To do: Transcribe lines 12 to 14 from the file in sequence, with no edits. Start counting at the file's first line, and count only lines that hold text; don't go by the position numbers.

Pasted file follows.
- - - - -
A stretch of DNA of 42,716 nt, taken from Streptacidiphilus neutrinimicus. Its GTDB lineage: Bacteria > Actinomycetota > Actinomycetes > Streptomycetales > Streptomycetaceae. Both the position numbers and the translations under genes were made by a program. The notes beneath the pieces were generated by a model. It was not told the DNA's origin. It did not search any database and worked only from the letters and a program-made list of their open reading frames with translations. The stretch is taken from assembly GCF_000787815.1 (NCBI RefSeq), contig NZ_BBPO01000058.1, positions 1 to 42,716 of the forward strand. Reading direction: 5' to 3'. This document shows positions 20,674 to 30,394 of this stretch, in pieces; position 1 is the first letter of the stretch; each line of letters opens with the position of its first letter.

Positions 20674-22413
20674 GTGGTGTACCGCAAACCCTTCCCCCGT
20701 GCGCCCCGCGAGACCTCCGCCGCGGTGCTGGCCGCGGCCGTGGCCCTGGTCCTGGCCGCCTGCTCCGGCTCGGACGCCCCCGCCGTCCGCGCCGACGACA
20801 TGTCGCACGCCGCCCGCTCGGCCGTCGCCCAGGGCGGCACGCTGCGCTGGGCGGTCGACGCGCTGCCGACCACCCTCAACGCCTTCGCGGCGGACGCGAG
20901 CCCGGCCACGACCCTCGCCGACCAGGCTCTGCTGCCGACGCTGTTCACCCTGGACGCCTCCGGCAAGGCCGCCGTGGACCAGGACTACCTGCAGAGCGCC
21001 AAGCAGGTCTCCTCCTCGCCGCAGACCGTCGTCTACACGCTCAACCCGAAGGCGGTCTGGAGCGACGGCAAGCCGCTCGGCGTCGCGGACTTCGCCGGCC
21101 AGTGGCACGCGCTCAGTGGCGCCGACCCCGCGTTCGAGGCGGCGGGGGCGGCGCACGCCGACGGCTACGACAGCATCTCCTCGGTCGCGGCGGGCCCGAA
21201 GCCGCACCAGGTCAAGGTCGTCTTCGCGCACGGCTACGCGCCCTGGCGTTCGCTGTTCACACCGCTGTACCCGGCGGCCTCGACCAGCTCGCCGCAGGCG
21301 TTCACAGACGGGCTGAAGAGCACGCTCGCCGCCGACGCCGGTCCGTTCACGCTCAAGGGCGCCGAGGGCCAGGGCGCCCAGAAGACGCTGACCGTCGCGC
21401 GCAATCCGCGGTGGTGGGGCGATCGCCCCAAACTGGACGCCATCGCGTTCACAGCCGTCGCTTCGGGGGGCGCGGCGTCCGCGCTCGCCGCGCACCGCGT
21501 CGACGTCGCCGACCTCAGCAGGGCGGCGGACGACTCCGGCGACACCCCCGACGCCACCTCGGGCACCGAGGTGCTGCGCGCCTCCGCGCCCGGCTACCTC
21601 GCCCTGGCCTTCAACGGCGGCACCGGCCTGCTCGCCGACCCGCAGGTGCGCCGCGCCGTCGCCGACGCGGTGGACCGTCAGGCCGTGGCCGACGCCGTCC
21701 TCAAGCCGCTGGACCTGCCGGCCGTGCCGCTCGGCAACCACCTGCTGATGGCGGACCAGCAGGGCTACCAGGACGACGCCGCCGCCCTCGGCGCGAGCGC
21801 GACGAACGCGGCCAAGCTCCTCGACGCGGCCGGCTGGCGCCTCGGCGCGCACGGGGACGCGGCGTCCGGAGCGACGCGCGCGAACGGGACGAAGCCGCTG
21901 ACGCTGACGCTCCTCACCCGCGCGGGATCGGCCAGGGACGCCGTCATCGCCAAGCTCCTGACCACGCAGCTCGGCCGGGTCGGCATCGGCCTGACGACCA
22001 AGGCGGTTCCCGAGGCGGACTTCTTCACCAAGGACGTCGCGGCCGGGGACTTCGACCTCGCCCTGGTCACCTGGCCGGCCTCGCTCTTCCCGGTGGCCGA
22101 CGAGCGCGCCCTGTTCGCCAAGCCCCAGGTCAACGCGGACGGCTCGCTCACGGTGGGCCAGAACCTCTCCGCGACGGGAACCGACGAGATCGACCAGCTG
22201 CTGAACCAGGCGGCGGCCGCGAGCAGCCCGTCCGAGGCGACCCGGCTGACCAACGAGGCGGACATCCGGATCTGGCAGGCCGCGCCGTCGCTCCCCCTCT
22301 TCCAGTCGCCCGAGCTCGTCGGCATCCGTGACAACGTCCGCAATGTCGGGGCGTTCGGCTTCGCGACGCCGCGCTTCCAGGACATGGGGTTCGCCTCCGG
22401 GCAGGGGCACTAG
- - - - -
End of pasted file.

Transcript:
21501 CGACGTCGCCGACCTCAGCAGGGCGGCGGACGACTCCGGCGACACCCCCGACGCCACCTCGGGCACCGAGGTGCTGCGCGCCTCCGCGCCCGGCTACCTC
21601 GCCCTGGCCTTCAACGGCGGCACCGGCCTGCTCGCCGACCCGCAGGTGCGCCGCGCCGTCGCCGACGCGGTGGACCGTCAGGCCGTGGCCGACGCCGTCC
21701 TCAAGCCGCTGGACCTGCCGGCCGTGCCGCTCGGCAACCACCTGCTGATGGCGGACCAGCAGGGCTACCAGGACGACGCCGCCGCCCTCGGCGCGAGCGC